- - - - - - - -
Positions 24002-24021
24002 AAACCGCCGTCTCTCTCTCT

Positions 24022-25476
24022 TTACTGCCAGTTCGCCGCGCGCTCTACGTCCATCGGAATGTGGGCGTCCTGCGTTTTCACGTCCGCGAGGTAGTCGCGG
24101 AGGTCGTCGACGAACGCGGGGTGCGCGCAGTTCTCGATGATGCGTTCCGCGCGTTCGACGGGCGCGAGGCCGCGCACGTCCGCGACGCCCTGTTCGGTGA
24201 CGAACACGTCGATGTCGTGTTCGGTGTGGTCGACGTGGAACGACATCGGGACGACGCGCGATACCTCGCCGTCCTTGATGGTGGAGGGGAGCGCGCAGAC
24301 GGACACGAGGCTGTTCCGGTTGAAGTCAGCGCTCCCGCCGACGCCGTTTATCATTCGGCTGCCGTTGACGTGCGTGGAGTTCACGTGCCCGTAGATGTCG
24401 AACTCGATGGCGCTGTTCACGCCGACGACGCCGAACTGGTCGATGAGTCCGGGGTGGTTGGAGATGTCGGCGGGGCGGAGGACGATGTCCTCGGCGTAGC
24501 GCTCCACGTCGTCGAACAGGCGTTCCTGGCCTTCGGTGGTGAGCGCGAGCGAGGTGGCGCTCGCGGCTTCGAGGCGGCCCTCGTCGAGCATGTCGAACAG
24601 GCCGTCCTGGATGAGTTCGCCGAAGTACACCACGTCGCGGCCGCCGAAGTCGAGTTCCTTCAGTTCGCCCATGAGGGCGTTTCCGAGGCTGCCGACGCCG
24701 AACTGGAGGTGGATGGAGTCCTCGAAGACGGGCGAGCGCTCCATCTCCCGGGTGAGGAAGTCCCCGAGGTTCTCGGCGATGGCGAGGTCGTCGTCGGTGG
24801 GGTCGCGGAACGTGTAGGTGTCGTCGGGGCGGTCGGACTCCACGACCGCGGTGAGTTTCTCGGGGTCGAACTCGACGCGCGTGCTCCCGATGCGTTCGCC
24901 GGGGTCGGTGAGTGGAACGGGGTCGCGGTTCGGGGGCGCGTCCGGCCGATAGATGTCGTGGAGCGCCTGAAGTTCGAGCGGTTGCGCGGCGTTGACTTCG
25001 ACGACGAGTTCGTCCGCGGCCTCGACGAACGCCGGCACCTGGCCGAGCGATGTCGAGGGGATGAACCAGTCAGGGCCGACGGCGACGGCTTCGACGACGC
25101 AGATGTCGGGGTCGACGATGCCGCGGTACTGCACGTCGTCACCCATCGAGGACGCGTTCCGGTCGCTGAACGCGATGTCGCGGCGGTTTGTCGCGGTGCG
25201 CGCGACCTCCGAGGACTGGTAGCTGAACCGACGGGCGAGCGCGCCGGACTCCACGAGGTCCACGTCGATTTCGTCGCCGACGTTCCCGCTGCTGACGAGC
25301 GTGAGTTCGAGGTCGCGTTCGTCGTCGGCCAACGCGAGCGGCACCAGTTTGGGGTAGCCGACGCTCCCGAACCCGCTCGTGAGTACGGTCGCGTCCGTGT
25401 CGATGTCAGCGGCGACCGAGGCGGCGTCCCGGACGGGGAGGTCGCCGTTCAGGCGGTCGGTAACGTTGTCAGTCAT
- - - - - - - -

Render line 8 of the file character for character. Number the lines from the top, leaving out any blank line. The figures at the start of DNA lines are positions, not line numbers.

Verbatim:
24401 AACTCGATGGCGCTGTTCACGCCGACGACGCCGAACTGGTCGATGAGTCCGGGGTGGTTGGAGATGTCGGCGGGGCGGAGGACGATGTCCTCGGCGTAGC